This note was a promise that all men, yes, black men as well as white men, would be guaranteed the “unalienable Rights” of “Life, Liberty and the pursuit of Happiness.” It is obvious today that America has defaulted on this promissory note, insofar as her citizens of color are concerned. Instead of honoring this sacred obligation, America has given the Negro people a bad check, a check which has come back marked “insufficient funds.”
But we refuse to believe that the bank of justice is bankrupt. We refuse to believe that there are insufficient funds in the great vaults of opportunity of this nation. And so, we’ve come to cash this check, a check that will give us upon demand the riches of freedom and the security of justice.” – Dr. Martin Luther King, Jr.
It’s saddening that many Americans and media outlets have been more focused on the loss of property in Ferguson than on the deaths of Mike Brown, Tamir Rice, Akai Gurley, Eric Garner, Vonderrit Myers, John Crawford, and countless other black men who have died at the hands of police officers in recent months.
#NotOneDime was created on November 24, 2014, shortly after the announcement of the Ferguson decision. As protests erupted throughout the streets of America, many Urban Cusp followers urged for boycott measures to be taken on Black Friday. A friend, Stephanie Crumpton, posted on Urban Cusp’s wall saying “not one dime” should be spent. That was the inspiration to the hashtag and meme I created. From that moment on, #NotOneDime channelled our collective rage towards an economic boycott that empowered people to resist America’s obsession with rampant materialism on the day it profits the most from it.
We’re paying the price for state sanctioned violence with our lives and America needs to feel that same pain we feel of daily loss in its pocket. We can no longer be passive about the power we posses as a $1.1 trillion economic force. We must capitalize on that power for our civil and human rights needs.
The fact that there was any decline in sales on Black Friday, but 11 percent at that, is absolutely significant and celebratory. The decline matters despite the fact that the mainstream media is not acknowledging its role. Ironic that so many cable news networks covered the boycott throughout Friday and online news outlets wrote about it last week but are not making the connection in their coverage of a sales decline.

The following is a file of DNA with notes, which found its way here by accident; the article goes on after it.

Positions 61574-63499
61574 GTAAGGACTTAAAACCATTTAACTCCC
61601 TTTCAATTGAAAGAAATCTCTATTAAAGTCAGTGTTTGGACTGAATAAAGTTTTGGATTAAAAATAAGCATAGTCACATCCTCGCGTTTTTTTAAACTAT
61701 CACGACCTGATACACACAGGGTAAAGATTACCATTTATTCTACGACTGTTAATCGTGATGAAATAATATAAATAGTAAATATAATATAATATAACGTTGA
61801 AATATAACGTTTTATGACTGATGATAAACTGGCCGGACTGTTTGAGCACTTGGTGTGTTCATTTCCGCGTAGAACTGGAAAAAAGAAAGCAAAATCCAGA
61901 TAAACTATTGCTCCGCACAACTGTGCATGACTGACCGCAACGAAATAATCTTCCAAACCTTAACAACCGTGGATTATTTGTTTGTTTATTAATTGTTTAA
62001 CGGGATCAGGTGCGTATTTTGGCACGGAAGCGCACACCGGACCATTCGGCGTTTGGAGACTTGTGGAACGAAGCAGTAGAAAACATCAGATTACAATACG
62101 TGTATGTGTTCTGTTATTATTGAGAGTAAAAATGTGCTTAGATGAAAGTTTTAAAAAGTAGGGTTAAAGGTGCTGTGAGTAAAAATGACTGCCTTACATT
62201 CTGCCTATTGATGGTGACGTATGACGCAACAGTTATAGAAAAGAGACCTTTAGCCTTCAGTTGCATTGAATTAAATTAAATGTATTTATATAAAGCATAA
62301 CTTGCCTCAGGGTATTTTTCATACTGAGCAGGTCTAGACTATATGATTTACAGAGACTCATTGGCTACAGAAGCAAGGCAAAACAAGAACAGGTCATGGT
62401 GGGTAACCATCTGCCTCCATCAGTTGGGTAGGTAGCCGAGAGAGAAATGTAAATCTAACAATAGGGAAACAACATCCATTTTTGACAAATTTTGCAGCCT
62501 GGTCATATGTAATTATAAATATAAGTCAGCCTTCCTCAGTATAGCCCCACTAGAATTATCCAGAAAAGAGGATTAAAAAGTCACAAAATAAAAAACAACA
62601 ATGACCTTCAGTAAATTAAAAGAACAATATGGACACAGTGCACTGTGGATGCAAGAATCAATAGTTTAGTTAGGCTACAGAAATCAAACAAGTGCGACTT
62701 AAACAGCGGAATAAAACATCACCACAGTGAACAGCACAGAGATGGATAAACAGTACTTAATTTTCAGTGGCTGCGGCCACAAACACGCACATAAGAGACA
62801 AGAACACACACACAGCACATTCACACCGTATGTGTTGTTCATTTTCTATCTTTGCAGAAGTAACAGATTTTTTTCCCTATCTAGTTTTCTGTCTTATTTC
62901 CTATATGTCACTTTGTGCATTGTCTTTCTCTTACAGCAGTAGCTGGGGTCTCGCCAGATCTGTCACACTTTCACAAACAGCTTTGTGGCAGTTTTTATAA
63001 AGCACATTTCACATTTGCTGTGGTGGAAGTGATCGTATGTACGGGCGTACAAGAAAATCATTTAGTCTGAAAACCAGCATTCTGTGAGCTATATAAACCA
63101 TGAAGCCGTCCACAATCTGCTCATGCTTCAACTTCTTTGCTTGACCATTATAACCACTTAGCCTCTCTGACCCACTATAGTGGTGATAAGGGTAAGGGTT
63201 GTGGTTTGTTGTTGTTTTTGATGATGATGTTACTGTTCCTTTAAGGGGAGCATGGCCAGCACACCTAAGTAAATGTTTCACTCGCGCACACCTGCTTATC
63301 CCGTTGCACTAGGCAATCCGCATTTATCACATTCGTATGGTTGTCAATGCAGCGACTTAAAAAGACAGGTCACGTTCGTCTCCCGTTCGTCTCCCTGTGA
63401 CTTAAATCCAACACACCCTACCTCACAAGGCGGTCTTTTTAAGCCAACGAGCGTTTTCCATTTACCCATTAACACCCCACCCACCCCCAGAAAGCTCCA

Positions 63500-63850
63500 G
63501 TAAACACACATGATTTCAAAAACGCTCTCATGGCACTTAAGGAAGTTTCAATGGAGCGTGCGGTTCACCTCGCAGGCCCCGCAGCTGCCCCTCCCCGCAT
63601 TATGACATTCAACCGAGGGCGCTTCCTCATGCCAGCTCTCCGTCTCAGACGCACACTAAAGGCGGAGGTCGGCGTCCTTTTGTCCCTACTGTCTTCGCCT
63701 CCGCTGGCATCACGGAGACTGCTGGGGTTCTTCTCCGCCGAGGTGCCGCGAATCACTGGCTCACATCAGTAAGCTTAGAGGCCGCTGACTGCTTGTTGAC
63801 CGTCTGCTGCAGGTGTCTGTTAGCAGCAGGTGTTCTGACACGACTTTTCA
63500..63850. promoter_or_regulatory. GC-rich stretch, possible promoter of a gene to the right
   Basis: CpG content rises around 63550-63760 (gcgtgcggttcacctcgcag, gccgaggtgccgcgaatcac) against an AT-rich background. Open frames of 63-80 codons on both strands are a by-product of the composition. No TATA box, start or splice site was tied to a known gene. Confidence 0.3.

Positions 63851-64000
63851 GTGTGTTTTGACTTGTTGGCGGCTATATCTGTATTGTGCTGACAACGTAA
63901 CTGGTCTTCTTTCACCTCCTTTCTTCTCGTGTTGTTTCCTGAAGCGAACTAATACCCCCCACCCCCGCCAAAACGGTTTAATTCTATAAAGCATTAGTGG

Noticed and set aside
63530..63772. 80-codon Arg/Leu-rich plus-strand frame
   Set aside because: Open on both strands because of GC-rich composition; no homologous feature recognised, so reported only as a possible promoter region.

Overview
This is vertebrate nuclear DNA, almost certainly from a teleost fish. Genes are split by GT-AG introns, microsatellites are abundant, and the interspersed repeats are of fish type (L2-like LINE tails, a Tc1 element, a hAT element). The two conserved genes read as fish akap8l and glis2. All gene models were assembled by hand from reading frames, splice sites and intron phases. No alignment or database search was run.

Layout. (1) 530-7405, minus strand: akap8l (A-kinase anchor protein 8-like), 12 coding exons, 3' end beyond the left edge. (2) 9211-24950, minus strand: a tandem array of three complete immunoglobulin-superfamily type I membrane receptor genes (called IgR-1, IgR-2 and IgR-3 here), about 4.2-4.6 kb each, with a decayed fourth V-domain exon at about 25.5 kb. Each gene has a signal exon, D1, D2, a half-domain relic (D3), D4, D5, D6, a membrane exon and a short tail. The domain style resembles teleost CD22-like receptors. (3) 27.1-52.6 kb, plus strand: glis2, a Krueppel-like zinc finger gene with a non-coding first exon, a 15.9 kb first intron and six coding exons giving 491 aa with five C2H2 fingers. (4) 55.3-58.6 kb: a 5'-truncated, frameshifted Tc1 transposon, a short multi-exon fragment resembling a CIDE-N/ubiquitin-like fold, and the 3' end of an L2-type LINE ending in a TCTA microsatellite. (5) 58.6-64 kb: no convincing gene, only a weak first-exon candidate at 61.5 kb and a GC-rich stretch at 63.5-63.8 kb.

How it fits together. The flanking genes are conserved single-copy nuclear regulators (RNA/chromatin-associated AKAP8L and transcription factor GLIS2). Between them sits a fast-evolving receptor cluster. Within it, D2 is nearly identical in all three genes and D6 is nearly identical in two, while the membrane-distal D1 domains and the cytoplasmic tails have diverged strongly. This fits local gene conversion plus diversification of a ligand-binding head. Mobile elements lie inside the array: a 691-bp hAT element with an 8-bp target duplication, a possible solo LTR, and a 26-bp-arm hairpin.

We, however, know that an economic boycott led by young Black Americans in response to the Ferguson decision played a major role. The boycott galvanized through social media started out as an online grassroots effort but caught the attention of countless African American celebrities who backed it by promoting to their millions of followers. Our collective efforts were a tremendous display of solidarity and resistance by a community that is fed with up racial profiling and the systemic devaluation of black life.
Monday marked the 59th anniversary of civil rights pioneer Rosa Parks’ bold act of protest becoming the catalyst for the Montgomery Bus Boycott. I don’t believe that is a coincidence, that is a kairos moment challenging us to recognize our collective economic power as a community. This is why I decided to carry the #NotOneDime movement into the weekend and now into Cyber Monday. The next phase of the movement kicks off midnight tonight and will last much longer.
We’re just getting started.
Ways you can support the movement:
5) Go to UrbanCusp.com/notonedime for resources on black-owned businesses.
Resources of black-owned business you can support:
- Around the Way phone app
- Black Business List
- 36 Black-Owned Etsy Stores
- 50 Gift Ideas from 50 Black-Owned Businesses
- 101 Independent Black Owned Businesses to Support for Blackout Friday
- National Black Chamber of Commerce
Follow the Movement